1MW OTEC Riser Installation at Pohang (Photo courtesy of IEA-OES/Photo by KRISO)

IES-OES spotlights ocean projects for heating, cooling and power production

The International Energy Agency’s Technology Collaboration Program on Ocean Energy Systems (IEA-OES) has published six interviews on successful projects around the world that take advantage of the temperature of the ocean for heating, cooling and power production.

1MW OTEC Riser Installation at Pohang (Photo courtesy of IEA-OES/Photo by KRISO)
1MW OTEC Riser Installation at Pohang (Photo courtesy of IEA-OES/Photo by KRISO)
1MW OTEC Riser Installation at Pohang (Photo courtesy of IEA-OES/Photo by KRISO)

The interviews focus on Ocean Thermal Energy Conversion (OTEC) demonstration plants, Sea Water Air Conditioning (SWAC) and Sea Water Heat Pump (SWHP) systems, sharing experiences, challenges, and lessons learned.

OTEC takes advantage of the temperature difference between warm seawater at the surface of the ocean, and cold seawater. The warm seawater is used to produce a vapor that acts as a working fluid to drive turbines, while the cold water is used to condense the vapor and ensure its pressure difference drives the turbine.

The basic concept behind SWAC, a renewable substitute for cooling, is to take advantage of available deep cold seawater to cool the chilled water in one or more buildings as opposed to using more energy intensive refrigeration systems.

SWHP transfers heat from seawater with electrical energy input for heating and cooling building district’s spaces. While air temperature varies a great deal according to season, the sea enjoys relatively stable temperatures at depth all year round. Therefore, in winter, SWHP can pump heat from seawater to higher temperatures suitable for space heating; in summer, SWHP can use seawater as cold source for space cooling

OTEC, SWAC and seawater heat pump technologies have been under development with several existing demonstration and pre-commercial projects. SWAC and seawater heat pump systems are proven and mature technologies, while OTEC still requires development and large-scale validation, according to IEA-OES.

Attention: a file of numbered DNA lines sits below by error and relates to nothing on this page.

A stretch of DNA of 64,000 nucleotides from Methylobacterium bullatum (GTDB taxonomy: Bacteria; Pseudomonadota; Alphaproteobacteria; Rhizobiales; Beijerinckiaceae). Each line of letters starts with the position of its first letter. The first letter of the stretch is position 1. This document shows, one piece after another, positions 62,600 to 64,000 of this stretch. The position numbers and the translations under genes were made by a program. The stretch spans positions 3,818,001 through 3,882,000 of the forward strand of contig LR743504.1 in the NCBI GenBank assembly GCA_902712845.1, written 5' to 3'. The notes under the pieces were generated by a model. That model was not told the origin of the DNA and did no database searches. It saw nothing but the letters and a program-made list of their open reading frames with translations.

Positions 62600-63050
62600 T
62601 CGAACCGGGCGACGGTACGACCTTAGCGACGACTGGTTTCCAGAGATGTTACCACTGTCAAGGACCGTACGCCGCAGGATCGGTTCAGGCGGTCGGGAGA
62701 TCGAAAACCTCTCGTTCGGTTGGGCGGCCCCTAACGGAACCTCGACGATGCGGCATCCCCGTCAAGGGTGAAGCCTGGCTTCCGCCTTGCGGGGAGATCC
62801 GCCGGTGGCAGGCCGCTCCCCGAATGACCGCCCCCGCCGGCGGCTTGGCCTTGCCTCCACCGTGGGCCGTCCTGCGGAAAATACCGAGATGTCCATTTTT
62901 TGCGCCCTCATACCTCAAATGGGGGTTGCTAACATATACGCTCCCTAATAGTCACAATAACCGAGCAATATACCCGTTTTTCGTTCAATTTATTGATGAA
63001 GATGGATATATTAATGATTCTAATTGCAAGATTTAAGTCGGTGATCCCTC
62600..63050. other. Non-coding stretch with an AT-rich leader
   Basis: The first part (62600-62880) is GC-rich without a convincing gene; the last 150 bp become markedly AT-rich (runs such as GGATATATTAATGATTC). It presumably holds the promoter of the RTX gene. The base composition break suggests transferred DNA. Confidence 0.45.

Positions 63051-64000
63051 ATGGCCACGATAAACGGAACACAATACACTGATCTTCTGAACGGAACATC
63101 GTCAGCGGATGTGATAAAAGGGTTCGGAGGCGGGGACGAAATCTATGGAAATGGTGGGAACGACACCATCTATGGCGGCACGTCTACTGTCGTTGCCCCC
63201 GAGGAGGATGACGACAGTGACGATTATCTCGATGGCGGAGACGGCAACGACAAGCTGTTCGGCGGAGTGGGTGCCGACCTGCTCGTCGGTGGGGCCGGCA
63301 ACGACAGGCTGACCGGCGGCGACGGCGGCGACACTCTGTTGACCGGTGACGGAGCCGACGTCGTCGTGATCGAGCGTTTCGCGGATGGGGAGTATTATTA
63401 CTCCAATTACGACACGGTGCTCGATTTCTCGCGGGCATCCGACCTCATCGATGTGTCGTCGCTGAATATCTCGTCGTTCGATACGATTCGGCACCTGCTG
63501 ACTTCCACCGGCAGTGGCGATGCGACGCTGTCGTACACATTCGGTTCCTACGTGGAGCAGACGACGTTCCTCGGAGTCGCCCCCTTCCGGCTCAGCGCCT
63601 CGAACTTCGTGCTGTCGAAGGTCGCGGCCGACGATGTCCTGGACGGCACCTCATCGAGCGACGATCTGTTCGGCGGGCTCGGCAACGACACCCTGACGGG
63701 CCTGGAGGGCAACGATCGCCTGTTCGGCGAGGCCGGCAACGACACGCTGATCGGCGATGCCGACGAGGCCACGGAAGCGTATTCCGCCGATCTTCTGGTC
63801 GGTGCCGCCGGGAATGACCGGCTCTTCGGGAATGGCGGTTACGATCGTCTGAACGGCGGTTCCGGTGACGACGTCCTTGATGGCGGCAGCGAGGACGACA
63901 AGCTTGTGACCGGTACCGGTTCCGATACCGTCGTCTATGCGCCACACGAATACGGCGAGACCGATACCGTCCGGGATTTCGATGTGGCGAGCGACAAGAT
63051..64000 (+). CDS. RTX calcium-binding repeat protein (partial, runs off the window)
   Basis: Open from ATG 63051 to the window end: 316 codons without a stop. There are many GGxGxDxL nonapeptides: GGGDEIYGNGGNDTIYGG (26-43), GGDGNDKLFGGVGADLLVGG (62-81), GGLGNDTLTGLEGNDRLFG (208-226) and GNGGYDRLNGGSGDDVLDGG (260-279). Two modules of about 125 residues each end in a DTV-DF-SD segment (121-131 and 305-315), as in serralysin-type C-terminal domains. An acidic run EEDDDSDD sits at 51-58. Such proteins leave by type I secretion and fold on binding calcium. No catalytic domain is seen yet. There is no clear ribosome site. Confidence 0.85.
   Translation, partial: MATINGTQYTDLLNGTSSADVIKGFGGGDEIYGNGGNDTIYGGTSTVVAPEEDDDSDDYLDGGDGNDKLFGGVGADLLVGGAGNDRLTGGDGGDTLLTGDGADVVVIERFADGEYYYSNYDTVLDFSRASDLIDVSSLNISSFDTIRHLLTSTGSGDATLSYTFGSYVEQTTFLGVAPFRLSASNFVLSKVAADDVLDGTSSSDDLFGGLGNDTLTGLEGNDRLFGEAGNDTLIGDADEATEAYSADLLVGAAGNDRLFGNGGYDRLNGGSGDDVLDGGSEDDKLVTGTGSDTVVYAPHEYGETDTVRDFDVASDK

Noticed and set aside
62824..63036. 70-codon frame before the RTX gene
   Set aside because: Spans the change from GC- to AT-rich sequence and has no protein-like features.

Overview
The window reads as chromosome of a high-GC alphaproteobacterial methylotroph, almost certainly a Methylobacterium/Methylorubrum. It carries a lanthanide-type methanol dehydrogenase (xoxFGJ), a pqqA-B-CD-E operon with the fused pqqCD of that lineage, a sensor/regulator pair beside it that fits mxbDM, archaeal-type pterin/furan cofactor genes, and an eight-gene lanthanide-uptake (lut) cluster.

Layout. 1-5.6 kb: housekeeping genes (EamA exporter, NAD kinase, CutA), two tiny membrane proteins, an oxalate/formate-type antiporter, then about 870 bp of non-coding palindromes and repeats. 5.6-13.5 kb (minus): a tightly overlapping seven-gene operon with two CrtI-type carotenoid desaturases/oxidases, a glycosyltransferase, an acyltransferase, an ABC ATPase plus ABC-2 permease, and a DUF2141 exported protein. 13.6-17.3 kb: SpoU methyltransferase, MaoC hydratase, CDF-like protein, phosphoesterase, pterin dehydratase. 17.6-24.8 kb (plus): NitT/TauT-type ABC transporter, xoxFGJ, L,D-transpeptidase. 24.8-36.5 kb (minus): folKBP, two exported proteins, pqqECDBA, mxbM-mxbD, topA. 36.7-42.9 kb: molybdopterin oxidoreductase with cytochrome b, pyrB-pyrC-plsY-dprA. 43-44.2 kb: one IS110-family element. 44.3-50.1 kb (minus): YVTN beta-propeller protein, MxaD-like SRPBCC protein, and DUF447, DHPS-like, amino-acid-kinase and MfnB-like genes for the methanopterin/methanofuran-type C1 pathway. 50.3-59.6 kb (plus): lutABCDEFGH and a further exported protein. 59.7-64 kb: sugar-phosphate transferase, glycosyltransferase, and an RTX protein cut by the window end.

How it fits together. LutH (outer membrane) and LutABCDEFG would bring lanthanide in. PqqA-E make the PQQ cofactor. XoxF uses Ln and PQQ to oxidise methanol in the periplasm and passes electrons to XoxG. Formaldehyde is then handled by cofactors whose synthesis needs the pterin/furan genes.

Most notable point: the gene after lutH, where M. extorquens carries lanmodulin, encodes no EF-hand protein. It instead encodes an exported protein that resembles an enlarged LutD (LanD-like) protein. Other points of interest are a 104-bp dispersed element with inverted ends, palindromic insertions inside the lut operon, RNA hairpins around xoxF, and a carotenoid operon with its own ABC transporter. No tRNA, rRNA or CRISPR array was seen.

In the paper released by IEA-OES, the interviewees talked about public and private funding granted to develop these projects, their economic feasibility, most critical risks encountered and overcome, and difficulties faced on O&M challenges.

The interviews include those about Okinawa OTEC demonstration facility, with Benjamin Martin, project manager at Xenesys; Makai Ocean Engineering’s OTEC power plant in Hawaii, with Hermann Kugeler, vice president of business development at Makai Ocean Engineering, and about a 1MW OTEC power plant developed by KRISO for installation at the Republic of Kiribati with Hyeon-Ju Kim, principal researcher at KRISO.

The SWAC project in the French Polynesian Hospital in Tahiti, was discussed with Cathy Tang, project manager at SDE- Energy Service of French Polynesia, while Pierre Bardy, director at SMEG, talked about Seawater heat pump system in Monaco.

Also, Patrick Berardi, general director of Thassalia at ENGIE Solutions France, provided some insights on the Thassalia power station on France’s southern coast.

These flagship projects show promising prospects for the development of OTEC, as well as advantages of using sea water as a renewable source for innovative and environmentally friendly air conditioning and heating systems, which allows energy saving and lower CO2 emissions, according to IEA-OES.

Commenting on these projects, Yann-Hervé De Roeck, chairman of the IEA-OES, said: “With growing cities on the shore worldwide and the huge thermodynamical asset of seawater temperature to damp the global warming, now is the time to gather the first feedback from the quasi-direct use of this enormous potential: from air conditioning and heat networks to electricity generation. Our interviewees gave convincing answers that should inspire our decision makers and encourage developers.”

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